Unfortunately, my first piece on Mind the Windows! is on a particularly heavy topic. This is a bit of a let-down, but bear with me. The next one is going to be about Chris Gayle, the gigantic quivering boobs and the IPL parties, I promise…
Depression to me, is amongst the nastiest afflictions conceivable to have. It can slay, just as powerfully as any other. I used to fight with it on a day-to-day basis until a couple of years ago. I sensed its company all the time. It made even the most rudimentary chore a five mile swim through quicksand.
However, this piece is not about my life-long battle with depression. Yes depression is part of this topic, but not a main one.
This is about a bloke and two interpretations of the facts surrounding him; one is heart-breaking and the other is disgraceful. Yes ladies and gentlemen, I’m talking about Jonathan Trott here.
Given his recent re-introduction to the English side, and apparent forthcoming selection for the Test XI against West Indies, it seems an appropriate time to remind ourselves of what happened following the 2013/14 Ashes.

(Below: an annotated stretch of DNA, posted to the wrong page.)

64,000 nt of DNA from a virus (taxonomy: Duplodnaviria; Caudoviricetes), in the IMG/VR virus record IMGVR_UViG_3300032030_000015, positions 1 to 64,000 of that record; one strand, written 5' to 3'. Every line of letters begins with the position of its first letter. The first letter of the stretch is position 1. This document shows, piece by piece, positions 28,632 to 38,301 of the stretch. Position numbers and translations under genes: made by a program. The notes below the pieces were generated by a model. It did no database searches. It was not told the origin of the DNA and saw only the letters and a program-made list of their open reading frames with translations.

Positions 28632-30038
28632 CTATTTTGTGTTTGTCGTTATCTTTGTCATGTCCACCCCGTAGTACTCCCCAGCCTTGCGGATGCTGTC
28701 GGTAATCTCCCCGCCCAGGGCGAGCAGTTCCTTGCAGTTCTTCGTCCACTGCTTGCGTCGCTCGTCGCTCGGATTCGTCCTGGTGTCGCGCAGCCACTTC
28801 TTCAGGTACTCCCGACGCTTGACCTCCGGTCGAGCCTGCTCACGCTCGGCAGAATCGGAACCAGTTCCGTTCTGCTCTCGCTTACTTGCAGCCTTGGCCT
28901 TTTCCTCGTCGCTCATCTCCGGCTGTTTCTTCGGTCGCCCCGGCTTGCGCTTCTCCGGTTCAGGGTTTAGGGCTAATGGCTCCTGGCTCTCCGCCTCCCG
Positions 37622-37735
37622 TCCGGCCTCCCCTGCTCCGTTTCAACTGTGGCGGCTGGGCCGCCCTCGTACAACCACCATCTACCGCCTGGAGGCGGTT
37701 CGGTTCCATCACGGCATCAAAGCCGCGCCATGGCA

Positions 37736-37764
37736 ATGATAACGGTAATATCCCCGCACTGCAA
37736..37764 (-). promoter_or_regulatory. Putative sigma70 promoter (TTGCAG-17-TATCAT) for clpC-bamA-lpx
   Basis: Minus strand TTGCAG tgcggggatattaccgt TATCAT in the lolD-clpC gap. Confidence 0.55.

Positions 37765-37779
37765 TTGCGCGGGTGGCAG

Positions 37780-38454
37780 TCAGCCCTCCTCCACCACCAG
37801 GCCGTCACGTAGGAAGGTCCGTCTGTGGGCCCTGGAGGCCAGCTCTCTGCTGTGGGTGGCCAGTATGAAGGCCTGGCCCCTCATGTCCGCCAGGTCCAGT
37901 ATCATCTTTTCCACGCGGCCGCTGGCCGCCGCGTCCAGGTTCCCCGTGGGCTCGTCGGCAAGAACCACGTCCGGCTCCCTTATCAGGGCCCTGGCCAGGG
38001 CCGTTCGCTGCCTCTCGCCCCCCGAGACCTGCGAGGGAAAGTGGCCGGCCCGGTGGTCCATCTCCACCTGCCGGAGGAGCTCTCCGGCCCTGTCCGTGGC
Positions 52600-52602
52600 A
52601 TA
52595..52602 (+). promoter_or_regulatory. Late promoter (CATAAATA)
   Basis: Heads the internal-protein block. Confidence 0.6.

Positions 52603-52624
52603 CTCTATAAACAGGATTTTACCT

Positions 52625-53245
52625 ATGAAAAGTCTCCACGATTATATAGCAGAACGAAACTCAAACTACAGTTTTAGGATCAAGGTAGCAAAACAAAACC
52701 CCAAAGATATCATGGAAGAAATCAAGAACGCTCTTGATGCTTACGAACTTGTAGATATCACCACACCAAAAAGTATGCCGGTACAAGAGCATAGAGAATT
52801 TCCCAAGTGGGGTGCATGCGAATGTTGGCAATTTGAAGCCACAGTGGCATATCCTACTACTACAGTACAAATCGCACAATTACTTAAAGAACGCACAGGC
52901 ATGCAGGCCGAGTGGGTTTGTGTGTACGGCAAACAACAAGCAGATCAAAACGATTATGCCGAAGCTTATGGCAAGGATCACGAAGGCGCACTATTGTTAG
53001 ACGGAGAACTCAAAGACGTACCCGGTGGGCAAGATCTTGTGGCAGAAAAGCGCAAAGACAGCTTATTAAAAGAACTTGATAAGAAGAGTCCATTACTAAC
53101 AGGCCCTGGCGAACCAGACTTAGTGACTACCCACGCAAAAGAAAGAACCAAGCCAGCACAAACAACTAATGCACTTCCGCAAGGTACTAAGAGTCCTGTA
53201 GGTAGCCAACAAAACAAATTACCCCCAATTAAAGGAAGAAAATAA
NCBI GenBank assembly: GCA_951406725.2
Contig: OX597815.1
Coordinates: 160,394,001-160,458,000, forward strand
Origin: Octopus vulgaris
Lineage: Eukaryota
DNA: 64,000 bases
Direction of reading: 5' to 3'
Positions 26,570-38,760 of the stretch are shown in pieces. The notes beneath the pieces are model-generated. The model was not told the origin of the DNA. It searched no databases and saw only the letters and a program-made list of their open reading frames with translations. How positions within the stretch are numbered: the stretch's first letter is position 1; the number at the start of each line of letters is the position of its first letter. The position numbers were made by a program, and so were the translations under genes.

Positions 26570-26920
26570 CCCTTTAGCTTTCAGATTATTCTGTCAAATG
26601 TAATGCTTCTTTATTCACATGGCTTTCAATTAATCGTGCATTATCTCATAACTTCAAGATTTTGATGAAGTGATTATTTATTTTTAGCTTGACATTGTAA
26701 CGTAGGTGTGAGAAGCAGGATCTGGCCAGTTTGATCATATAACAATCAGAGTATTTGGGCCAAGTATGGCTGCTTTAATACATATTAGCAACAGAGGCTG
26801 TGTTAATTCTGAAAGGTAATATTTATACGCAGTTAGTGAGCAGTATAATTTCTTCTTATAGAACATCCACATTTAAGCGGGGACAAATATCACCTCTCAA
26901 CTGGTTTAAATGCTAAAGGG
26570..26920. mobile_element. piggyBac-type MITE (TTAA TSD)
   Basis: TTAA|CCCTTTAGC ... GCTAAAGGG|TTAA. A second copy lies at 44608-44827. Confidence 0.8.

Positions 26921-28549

The first interpretation of those events advocates that Trott is in denial about his morale, chatting about returning to play international cricket so soon after being bundled out of the Ashes tour with ‘depression’
The second view to take is that Trott is telling the truth. He was knackered in Brisbane and hopelessly out of form, not clinically ill. Mitchell Johnson had him found out. It saw him butchered and bullied by the Australian bowlers even more than his teammates. England was hopelessly outplayed, and Trott was the worst of them.
Like any other sport, cricket can be a cruel game. There have been numerous of occasions where the batsmen were completely out of place, been figured out by the opposition bowlers and broke down simply because they had no idea what to do.
Equally so with the bowlers, where they have been easily dispatched by the opposition batsmen and left completely clueless, searching for answers. But that’s just the nature of sport or any profession for that matter. Even the greatest of professionals has their struggles. Even Lionel Messi has had bad years, like the 2013/14 La Liga season.
So it wasn’t completely surprising to see the Aussies, along with Mitchell Johnson, work out the technique of the English batsmen. Australia exposed their vulnerabilities, and then exploited them. It was plain, brutal simplicity. They hit them hard and they had no response. Only Ben Stokes of the Englishmen seemed capable of standing up to the pressure.